UPTOWN — A recent proposal to put a marijuana dispensary in the former Nick’s Uptown bar might have already gone up in smoke.
Nick’s was a shuttered late night bar with a 1920s Egyptian Revival-style facade that earned the building Chicago landmark status in August.
Attorney Jon Erickson, co-owner of a company named Advanced Herbal Alternatives, contacted Ald. James Cappleman (46th) and the Buena Park Neighbors Association earlier this month with interest in bringing a dispensary to the one-story structure at 4015 N. Sheridan Road, which is owned by Thorek Hospital and sits adjacent to Howard Brown Health Center.
The company’s vow to donate some of its proceeds to Howard Brown initially intrigued Cappleman, according to Tressa Feher, Cappleman’s chief of staff.
But Feher said this week that, as the alderman understands it, it’s unlikely Advanced Herbal Alternatives even turned in its application to the state by last week’s deadline.
“I don’t think it’s happening,” she said, “to be honest with you.”
Buena Park Neighbors President Bill Petty said he considers the dispensary idea “a dead issue right now, I don’t see it resurrecting.”
“My take right now is that it’s not going to happen … it’s a super super long shot,” Petty said, adding that “we got a very vague proposal.”
He complained about a lack of information and professionalism on Advanced Herbal Alternative’s part.
The company’s representatives didn’t show up at a meeting to answer questions from neighbors last week, and didn’t bother calling ahead to let Buena Park Neighbors know they weren’t coming, Petty said.
It’s been a week since then, and the block club leader said “I haven’t heard a peep out of ’em.”
Meanwhile, neighbors still have unanswered questions related to parking and traffic, how the historic building would be renovated and what security measures the company would take at the would-be marijuana dispensary.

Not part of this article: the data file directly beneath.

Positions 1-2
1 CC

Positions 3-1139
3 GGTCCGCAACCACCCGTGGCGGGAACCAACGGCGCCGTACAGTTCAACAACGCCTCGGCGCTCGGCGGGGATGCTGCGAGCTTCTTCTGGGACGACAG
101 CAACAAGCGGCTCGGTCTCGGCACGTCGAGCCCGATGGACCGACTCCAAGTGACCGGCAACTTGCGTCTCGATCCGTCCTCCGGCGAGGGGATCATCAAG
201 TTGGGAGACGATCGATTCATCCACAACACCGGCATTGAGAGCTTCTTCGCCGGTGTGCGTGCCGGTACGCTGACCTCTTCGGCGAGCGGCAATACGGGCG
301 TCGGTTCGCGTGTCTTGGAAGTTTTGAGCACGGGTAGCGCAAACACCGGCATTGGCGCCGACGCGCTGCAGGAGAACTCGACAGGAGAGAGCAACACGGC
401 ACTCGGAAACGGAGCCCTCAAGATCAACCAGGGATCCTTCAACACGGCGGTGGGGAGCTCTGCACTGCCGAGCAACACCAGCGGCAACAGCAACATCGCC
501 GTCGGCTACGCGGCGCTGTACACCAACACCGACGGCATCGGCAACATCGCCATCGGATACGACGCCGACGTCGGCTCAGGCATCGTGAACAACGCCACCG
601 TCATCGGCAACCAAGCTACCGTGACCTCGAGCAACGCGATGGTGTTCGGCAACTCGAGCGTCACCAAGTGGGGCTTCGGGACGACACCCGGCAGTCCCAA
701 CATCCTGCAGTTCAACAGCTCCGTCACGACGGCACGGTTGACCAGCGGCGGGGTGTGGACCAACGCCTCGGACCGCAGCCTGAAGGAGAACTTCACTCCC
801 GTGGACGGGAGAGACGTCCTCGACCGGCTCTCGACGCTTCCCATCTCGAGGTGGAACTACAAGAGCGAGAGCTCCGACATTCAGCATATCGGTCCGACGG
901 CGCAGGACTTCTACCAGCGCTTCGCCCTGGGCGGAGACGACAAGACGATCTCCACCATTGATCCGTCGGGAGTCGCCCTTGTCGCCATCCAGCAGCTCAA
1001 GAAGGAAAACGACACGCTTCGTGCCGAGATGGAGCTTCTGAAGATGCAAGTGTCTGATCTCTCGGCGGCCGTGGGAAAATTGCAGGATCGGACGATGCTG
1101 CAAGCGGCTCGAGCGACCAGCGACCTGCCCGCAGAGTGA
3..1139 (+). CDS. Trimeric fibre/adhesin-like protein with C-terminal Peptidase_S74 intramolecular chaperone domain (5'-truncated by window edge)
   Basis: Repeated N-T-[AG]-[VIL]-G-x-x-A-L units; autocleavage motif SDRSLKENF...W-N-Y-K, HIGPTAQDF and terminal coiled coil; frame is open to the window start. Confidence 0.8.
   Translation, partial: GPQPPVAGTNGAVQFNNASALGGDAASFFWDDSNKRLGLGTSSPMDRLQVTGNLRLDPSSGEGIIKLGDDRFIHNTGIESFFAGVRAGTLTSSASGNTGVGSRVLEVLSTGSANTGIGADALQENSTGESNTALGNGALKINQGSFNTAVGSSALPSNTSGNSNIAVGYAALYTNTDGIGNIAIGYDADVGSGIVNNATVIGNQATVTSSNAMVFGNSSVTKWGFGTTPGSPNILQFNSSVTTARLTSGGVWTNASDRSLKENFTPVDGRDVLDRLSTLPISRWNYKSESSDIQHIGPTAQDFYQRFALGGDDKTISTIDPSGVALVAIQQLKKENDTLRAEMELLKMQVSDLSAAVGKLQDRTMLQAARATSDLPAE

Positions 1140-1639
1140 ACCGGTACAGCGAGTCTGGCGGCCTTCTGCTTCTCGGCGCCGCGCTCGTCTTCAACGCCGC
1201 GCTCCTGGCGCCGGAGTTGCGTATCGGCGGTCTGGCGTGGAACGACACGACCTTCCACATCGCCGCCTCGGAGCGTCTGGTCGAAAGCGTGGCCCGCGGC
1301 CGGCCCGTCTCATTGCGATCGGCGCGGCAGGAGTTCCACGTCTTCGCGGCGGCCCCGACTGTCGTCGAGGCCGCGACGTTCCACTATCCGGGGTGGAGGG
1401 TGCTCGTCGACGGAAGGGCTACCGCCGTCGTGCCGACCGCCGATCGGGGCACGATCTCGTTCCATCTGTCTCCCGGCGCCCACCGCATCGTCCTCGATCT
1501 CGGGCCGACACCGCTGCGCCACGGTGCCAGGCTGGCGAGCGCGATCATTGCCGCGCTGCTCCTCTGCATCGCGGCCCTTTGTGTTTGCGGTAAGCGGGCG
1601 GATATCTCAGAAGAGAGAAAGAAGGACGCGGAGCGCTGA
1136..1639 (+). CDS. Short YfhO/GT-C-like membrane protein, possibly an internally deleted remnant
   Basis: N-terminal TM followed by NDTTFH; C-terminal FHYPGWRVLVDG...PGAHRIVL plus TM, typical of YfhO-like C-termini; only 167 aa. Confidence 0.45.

Thorek doesn’t yet have an agreement with Advancer Herbal Alternatives to lease the space, according to Petty and Cappleman’s office. Both Erickson and Thorek didn’t return calls for comment Monday about the dispensary plan.
In addition to permission from the state, Advanced Herbal Alternatives would need a special-use permit from the city to operate, something that would likely have hinged on Cappleman’s support. He promised residents last week that their approval or rejection of the dispensary would also determine his stance.
Marijuana businesses had until Sept. 22 to apply for a limited number of permits.
The state plans on granting 60 dispensary licenses, 13 in Chicago. According to Chicago’s rules, dispensaries must be 1,000 feet from schools and daycare centers, can’t be in homes and would require a special-use permit from the city.
A public hearing would be held before the city’s Zoning Board of Appeals before a permit would be issued.
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